In other states, like Maryland, where there are joint municipal animal control shelters shared by municipalities, you’re talking three or four, not fifty.  And those facilities don’t have to scrounge for donations – they just have to fight for budget allotments, like every other government department.  Our patchwork system of government and reliance on charity services is bad for animal control services and bad for animals.

Contributing factor:  No mandatory animal shelter reporting.  Pennsylvania also is increasingly alone in not requiring detailed public reporting of how many animals enter shelters and what happens to them.  As long as governments can hide the reality that animal control is so woefully underfunded that large percentages of animals simply get rounded up and killed, the public can’t rebel.  Why should our tax dollars go to catch and kill contracts?  As long as non-profit shelters can hide their real numbers, donors can’t rebel.  Why should donations go to places that don’t have to be honest about their outcomes?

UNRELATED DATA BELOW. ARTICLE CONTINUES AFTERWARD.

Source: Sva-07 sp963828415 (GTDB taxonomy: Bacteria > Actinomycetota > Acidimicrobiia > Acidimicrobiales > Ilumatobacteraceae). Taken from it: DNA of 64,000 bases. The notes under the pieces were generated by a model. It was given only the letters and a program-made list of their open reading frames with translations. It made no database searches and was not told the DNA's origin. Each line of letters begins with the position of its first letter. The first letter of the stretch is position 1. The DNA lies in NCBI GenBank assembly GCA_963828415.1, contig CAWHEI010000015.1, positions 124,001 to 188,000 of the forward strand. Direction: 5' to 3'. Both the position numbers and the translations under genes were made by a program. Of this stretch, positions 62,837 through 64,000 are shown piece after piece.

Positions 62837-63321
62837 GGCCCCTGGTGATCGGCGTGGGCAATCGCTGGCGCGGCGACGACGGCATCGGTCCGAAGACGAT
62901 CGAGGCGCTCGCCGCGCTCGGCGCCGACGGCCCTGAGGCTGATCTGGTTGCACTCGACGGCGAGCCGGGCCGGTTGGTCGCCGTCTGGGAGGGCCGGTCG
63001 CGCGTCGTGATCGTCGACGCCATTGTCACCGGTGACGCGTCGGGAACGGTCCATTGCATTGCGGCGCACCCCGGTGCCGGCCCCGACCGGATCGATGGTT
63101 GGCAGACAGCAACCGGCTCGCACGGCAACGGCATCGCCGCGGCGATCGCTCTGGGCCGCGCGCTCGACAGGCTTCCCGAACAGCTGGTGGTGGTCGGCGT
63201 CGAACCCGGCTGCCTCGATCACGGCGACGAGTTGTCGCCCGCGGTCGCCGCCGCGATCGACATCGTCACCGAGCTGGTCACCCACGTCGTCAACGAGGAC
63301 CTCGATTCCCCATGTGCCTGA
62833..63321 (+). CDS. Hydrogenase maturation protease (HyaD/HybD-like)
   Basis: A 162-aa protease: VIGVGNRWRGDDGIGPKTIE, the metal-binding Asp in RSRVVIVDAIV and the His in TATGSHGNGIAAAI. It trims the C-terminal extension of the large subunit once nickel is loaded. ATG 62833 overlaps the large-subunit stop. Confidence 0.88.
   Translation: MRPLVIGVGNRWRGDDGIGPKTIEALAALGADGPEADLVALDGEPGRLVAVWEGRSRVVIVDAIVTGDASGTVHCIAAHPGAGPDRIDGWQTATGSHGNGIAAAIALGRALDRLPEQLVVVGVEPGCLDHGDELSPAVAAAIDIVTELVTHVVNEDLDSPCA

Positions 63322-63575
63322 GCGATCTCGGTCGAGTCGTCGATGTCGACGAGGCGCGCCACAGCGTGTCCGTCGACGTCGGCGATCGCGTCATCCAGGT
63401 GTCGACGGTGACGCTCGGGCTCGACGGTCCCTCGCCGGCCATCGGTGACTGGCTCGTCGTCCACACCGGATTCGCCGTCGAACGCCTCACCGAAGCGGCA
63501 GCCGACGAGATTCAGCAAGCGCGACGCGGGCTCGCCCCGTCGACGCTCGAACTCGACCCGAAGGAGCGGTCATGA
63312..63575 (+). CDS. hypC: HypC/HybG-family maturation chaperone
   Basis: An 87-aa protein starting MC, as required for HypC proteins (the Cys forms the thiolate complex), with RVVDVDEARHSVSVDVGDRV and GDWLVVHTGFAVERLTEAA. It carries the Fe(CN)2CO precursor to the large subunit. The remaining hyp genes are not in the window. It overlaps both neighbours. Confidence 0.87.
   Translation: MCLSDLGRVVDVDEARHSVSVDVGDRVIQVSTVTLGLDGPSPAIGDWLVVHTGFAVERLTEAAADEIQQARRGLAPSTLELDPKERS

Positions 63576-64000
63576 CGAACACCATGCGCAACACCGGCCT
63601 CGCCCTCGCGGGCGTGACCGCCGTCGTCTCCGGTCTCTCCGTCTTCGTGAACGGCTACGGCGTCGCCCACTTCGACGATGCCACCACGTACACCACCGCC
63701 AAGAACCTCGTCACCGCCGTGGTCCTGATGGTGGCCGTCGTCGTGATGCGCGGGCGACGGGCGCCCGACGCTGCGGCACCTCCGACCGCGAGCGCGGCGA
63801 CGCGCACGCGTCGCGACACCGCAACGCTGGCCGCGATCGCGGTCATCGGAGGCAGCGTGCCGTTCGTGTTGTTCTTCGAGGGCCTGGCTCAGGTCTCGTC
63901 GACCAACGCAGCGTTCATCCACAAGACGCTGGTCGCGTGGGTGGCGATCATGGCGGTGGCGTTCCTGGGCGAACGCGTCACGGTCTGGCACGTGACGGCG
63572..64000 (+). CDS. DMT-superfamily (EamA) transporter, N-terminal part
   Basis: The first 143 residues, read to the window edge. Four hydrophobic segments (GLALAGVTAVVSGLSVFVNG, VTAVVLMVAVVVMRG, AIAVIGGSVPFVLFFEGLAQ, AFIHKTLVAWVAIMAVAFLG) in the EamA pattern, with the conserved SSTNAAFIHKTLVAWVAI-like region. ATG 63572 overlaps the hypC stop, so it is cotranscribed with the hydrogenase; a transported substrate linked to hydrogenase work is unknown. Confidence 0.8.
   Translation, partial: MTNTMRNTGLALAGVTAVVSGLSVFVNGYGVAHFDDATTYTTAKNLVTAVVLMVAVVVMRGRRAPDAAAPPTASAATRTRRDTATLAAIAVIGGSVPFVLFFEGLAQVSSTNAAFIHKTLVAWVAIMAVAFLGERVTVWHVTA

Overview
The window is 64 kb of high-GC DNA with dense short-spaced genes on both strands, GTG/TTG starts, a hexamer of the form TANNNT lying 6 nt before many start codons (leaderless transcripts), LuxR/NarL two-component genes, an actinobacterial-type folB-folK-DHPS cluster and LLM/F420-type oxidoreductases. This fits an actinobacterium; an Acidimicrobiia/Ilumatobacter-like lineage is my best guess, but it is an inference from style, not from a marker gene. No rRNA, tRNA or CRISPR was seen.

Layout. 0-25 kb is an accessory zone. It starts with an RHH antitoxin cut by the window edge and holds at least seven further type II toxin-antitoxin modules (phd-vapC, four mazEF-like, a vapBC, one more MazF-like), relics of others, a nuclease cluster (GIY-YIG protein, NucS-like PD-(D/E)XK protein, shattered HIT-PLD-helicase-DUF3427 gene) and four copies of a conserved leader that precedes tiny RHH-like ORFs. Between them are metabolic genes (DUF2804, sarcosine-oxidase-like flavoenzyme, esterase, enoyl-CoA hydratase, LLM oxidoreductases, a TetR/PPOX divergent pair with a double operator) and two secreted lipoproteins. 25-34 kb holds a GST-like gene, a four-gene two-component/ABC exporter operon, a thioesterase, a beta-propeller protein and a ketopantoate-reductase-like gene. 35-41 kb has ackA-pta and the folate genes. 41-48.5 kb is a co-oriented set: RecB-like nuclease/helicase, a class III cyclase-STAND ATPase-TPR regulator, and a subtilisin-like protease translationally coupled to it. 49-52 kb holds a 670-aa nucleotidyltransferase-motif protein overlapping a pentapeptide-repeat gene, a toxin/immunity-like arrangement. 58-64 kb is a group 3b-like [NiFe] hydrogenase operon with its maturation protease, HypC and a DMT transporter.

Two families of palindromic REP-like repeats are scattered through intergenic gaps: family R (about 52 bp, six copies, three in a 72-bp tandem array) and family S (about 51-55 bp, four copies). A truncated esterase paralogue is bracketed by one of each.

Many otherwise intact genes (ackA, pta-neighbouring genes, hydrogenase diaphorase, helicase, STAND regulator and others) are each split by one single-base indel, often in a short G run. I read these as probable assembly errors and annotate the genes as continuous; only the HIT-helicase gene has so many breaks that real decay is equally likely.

After Virginia passed a mandatory reporting law with a publically searchable database, euthanasia dropped statewide in a decade.  It was possible to compare shelters side by side and see who is performing better, and replicate those results.  A state wide mandatory reporting law is needed now.